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CONSIDER your last electrical appliance purchase. Did you pause to think if your home could handle the increased electrical demand? No, because our electrical networks are built around the principle of abundance, not scarcity.

If the massive cable companies ran our electrical grid like they do their broadband networks, we would have to do without air conditioning, which puts a heavy strain on the grid during peak demand. In contrast, the cable networks get congested during periods of peak activity, failing to deliver the “up to” speed promised in their advertising.

Some new network builders are embracing a different approach, one that has major implications for the future of innovation: adopting a business model of abundance rather than scarcity.

In Tennessee, the city of Chattanooga owns and operates one of the most advanced citywide broadband networks in the nation. Google is making a gigabit the standard connection in Kansas City. And Seattle is helping Gigabit Squared offer gigabit-speed services to 14 neighborhoods, including areas of the University District, South Lake Union, Capitol Hill, Rainier Beach, Ballard, West Seattle and Beacon Hill.

The big cable and telephone companies have responded by saying they see no demand for such fast networks because there are so few applications that require blazing fast connections. Federal Communications Commission Chairman Julius Genachowski disagrees and has called for at least one gigabit network in each state by 2015.

Even without developing new applications, faster networks offer tremendous promise for new innovation, faster economic growth and a higher quality of life. Consider a highway that allows cars to crawl along when at peak capacity. The user experience is far superior at half capacity, when cars can whiz along. The same principle holds true with Internet connections.

We don’t need next-generation 4K ultra-high-definition TV programming to justify new networks, but the content is on the way. And in the meantime, imagine no longer waiting for the network, whether sending a large business document or uploading a family video. Spend an hour using one of these connections and you quickly realize how much time is wasted on a slower connection.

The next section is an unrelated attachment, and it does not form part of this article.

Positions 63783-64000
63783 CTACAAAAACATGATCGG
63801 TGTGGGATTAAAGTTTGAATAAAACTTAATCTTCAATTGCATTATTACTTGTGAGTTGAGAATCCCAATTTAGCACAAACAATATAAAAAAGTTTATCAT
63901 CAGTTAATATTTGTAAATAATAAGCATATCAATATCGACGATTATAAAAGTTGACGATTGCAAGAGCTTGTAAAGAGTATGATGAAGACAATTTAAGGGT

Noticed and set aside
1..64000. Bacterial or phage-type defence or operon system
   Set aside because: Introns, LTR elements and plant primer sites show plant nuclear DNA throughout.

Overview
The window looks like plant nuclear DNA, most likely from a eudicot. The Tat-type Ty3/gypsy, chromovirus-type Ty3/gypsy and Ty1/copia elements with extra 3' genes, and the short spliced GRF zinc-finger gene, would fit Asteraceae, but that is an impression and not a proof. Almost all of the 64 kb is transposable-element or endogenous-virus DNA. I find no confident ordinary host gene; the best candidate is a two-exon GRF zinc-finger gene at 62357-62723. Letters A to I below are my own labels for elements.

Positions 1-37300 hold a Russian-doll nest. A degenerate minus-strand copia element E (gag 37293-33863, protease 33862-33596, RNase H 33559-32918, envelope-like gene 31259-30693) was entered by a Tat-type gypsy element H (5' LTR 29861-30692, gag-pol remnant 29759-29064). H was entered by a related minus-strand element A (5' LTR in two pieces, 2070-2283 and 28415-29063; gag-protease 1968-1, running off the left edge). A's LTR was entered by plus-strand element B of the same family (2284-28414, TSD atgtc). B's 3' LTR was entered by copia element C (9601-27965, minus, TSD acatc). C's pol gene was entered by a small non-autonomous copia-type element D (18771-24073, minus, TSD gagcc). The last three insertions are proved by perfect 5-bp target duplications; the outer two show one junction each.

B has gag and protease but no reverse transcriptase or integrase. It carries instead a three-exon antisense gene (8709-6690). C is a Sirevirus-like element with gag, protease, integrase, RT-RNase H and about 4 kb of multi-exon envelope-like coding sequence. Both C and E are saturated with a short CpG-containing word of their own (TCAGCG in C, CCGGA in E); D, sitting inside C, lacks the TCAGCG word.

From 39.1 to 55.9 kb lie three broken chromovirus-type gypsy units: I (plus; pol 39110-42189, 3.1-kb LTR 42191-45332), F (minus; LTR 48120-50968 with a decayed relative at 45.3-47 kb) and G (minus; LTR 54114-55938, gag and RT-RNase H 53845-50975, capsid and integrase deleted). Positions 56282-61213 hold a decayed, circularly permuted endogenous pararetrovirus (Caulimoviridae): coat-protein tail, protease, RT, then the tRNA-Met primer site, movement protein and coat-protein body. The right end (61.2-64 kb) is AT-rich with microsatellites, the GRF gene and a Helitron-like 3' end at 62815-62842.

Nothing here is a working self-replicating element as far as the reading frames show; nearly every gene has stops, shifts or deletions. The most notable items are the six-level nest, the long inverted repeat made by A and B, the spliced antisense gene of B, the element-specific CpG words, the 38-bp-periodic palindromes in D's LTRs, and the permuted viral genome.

This should be the Age of Internet Abundance — when we have universal access to fast, reliable and affordable Internet connections.

But at least one industry is scrambling to preserve the Age of Internet Scarcity — cable and telecom companies that have de facto monopolies and are recording record high profit margins. The lack of choices for Internet connections enables them to defer investment and keep prices artificially high for faster connections.

Even more worrisome, Time Warner Cable, AT&T and others are creating bandwidth caps that restrict how much data a connection can use in a month. These policies are all but useless for managing congestion, but they handsomely pad profits.

Responding to the lack of investment by cable and telephone companies, more than 100 local governments (which does not include Seattle), Google and some other innovative companies have invested in ultrafast networks and make services available at affordable prices. They aren’t simply building faster networks; they are building abundant networks. And rather than capping access, they want to ensure everyone has better Internet access to better educational outcomes, encourage economic growth and improve quality of life.

More than in most states, public investments in robust electrical and fiber-optic infrastructure have brought major investments in data centers to Washington. The big cable and phone companies have had their chance and should stop obstructing other entities. That way, everyone would benefit from this infrastructure.

D.C. could help with the transition to abundance. Expanding unlicensed spectrum would allow innovators to create a new generation of more powerful tools similar to Wi-Fi, greatly expanding access to low-cost, fast wireless networks.

Just as free public roads and low-cost universal electricity supercharged American economic growth in the 21st century, so can the Age of Internet Abundance now. I don’t know the maximum number of amps that can flow into my house and I don’t care. Soon, I hope to say the same thing about my megabits … or even gigabits.

Christopher Mitchell is the director of the Telecommunications as Commons Initiative at the Institute for Local Self-Reliance in Minneapolis and the editor of Follow him @communitynets